News of the World’s closure: Good for News Corp, bad for press freedom

In a surprising move today, News Corporation announced it will close weekly British tabloid News of the World. The last edition of the 168-year-old newspaper will be published Sunday.

The news comes following a dramatic scandal in which newspaper employees have been accused of hacking into the phones of celebrities, politicians and even a murdered schoolgirl and dead soldiers. Many members of the public have boycotted the publication, and marketers have pulled advertising, Reuters noted.

Shutting down the most highly circulated newspaper in the UK is the best way to “stem the flow of damaging headlines at rival newspapers and clear regulatory hurdles that stand in the way of New Corp.s’ pending multi-billion-dollar acquisition of British Sky Broadcasting, a cash cow that will boost earnings of the media giant,” analysts told The Associated Press. “Shutting a newspaper amid an industry-wide decline in print advertising revenue and increasing its stake in a profitable and expanding pay TV company will actually improve News Corp.’s profitability.”

News of the World is a very small entity in Rupert Murdoch’s News Corp., which had US$32 billion in sales in 2010, the Christian Science Monitor pointed out.

News of the closure broke at the end of office hours today. One of the newspaper’s employees told the CSM that News Corp. has “put the staff on the line instead of Rebekah Brooks … . I’m absolutely in shock. It seems Rupert would do anything to save the Sky deal, including killing off the biggest selling newspaper in the country.”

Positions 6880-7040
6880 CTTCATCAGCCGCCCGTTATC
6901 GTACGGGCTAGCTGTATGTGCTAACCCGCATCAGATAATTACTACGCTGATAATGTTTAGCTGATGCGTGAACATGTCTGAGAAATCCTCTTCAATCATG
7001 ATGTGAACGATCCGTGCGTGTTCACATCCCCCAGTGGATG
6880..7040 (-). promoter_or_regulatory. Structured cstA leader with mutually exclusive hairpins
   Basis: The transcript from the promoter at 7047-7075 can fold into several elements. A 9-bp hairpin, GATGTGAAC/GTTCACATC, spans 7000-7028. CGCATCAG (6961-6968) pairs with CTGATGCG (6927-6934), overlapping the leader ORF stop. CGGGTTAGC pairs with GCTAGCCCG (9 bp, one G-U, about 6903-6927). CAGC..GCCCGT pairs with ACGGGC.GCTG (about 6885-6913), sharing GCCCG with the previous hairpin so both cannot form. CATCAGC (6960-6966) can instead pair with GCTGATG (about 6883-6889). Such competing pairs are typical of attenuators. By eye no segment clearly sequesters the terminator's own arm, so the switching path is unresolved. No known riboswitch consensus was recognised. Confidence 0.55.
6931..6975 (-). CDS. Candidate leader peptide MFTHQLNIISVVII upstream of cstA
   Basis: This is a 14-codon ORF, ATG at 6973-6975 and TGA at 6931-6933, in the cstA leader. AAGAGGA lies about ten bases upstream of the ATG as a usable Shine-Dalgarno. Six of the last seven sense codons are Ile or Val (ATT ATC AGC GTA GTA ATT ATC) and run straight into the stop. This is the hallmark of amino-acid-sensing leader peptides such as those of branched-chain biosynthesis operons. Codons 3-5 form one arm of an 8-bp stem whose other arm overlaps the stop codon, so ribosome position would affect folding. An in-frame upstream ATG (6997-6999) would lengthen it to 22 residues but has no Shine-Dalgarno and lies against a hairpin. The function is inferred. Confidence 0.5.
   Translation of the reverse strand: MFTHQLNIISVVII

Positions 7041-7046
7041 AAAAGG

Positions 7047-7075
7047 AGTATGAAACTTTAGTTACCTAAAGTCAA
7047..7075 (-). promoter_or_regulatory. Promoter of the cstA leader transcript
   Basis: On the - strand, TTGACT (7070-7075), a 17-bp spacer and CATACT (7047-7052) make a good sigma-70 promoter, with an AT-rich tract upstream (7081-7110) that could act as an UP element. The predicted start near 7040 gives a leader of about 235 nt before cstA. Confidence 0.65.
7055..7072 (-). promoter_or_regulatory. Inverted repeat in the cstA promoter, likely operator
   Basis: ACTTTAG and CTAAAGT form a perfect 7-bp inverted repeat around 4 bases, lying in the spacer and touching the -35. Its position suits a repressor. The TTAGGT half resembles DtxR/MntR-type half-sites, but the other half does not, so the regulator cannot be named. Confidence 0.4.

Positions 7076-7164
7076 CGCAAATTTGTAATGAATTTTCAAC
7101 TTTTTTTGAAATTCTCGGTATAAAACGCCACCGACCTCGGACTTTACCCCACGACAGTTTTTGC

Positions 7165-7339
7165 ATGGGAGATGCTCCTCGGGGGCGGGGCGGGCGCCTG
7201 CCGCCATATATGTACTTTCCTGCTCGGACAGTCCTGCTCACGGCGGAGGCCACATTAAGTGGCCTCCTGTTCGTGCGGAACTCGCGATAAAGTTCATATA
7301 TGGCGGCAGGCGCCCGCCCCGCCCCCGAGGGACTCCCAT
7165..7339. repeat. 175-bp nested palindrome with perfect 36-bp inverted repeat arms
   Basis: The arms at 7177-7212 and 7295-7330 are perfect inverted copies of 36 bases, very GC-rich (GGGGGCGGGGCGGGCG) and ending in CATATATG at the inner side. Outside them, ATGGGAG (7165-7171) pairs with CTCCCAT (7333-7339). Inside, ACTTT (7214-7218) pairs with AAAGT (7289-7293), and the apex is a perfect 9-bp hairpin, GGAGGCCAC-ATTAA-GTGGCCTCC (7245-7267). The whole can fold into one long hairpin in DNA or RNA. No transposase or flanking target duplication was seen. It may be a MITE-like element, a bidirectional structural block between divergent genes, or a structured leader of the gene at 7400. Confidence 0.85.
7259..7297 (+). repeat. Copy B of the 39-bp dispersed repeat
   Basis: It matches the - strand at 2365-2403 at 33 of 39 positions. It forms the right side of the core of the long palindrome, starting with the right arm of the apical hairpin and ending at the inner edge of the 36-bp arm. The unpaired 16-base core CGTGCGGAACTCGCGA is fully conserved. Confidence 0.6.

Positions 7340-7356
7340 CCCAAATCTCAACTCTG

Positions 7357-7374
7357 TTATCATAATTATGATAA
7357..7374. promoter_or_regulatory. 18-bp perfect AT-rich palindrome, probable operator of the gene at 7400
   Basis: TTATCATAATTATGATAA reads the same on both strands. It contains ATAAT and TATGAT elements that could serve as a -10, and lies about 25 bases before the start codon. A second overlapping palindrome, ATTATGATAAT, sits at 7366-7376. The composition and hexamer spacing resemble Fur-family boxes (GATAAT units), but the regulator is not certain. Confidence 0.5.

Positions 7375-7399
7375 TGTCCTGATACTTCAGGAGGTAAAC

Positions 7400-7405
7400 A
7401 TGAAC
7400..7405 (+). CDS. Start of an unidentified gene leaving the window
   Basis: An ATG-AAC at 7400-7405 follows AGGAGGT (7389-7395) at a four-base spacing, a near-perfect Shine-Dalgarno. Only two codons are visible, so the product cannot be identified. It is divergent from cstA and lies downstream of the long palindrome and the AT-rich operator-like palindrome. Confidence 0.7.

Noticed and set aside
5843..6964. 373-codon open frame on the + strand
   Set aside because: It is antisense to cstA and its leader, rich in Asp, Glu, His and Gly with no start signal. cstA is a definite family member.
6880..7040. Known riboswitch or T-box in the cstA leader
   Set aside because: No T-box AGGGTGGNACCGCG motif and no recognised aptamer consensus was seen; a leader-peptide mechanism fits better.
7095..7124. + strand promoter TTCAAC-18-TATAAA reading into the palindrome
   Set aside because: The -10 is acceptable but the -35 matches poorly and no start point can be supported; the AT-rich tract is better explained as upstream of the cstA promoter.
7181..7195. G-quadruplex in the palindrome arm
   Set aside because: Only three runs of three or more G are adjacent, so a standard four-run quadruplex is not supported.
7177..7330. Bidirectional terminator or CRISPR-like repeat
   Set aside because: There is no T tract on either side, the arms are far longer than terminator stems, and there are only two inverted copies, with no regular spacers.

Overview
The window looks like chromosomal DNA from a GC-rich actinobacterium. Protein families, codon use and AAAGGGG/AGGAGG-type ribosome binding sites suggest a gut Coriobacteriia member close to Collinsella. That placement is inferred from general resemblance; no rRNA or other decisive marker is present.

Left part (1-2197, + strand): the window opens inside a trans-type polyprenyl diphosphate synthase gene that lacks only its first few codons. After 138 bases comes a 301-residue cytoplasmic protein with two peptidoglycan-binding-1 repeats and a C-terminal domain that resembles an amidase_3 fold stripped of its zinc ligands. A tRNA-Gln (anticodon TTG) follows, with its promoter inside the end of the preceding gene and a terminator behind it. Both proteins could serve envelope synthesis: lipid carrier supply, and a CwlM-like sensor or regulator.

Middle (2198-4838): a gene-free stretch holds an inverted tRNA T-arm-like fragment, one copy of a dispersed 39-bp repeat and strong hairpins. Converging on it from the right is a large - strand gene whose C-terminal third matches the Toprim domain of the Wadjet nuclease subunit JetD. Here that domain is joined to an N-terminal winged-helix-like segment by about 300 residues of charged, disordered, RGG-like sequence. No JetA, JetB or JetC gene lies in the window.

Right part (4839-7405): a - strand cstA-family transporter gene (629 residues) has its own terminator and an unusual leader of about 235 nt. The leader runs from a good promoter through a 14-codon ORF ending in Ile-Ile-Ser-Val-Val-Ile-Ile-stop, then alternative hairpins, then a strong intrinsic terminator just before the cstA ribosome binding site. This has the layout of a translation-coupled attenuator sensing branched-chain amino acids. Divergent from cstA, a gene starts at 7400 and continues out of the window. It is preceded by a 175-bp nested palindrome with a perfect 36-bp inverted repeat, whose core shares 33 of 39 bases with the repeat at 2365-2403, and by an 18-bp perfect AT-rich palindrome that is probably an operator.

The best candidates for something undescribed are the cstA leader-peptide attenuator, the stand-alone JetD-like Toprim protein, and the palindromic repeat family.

Others said although the closure would be good for Murdoch’s empire, they worried shutting down the newspaper would be bad for free speech in the country.

In an announcement published on the paper’s website, James Murdoch noted that most, if not all, current employees are new to the company or had no connection to News of the World “during the years when egregious behaviour occurred.”

Murdoch noted that although two men went to jail in 2006, the newspaper and News International “failed to get to the bottom of repeated wrongdoing that occurred without conscience or legitimate purpose. Wrongdoers turned a good newsroom bad and this was not fully understood or adequately pursued.”

Murdoch also blamed himself, saying he “did not have a complete picture” when approving out-of-court settlements, and that the paper gave statements to Parliament without having all the facts.

As the newspaper discovered that the issues were not confined to just one reporter, it handed over evidence to police, and “those who acted wrongly will have to face the consequences,” he wrote.

“You may see these changes as a price loyal staff at the News of the World are paying for the transgressions of others. So please hear me when I say that your good work is a credit to journalism. I do not want the legitimacy of what you do to be compromised by acts of others. I want all journalism at News International to be beyond reproach. I insist that this organisation lives up to the standard of behaviour we expect of others. And, finally, I want you all to know that it is critical that the integrity of every journalist who has played fairly is restored,” he stated.

Rupert Murdoch’s News Corp., of which News International is part, also owns UK newsmedia outlets the Sun tabloid newspaper, The Times and Sunday Times, and broadcaster Sky.

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